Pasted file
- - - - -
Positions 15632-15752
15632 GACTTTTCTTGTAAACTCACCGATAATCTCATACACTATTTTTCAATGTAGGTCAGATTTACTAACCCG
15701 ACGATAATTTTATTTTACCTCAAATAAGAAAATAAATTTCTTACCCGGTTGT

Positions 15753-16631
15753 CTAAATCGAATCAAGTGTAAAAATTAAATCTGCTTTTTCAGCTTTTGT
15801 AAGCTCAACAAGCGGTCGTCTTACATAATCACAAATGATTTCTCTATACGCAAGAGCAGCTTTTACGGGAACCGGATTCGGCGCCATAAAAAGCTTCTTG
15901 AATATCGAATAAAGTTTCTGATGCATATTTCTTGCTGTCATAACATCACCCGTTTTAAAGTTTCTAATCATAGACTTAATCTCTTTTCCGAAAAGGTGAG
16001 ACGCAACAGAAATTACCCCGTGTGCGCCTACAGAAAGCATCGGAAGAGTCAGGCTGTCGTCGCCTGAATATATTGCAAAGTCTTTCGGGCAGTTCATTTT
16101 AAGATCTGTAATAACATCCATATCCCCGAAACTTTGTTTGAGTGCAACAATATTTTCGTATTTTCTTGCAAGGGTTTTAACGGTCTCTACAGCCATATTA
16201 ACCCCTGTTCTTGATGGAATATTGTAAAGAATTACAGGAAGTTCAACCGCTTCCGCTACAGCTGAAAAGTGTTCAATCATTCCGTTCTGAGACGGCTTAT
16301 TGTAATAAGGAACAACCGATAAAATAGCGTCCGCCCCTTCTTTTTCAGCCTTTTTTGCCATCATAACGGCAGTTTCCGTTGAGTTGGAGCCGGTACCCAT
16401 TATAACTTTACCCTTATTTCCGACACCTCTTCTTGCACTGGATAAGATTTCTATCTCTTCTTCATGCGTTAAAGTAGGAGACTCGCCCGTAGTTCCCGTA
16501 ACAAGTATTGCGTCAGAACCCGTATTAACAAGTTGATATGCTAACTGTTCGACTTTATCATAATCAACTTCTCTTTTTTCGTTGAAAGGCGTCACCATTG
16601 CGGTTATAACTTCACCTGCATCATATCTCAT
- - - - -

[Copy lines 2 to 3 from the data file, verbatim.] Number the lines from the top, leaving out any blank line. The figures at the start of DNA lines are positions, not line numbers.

15632 GACTTTTCTTGTAAACTCACCGATAATCTCATACACTATTTTTCAATGTAGGTCAGATTTACTAACCCG
15701 ACGATAATTTTATTTTACCTCAAATAAGAAAATAAATTTCTTACCCGGTTGT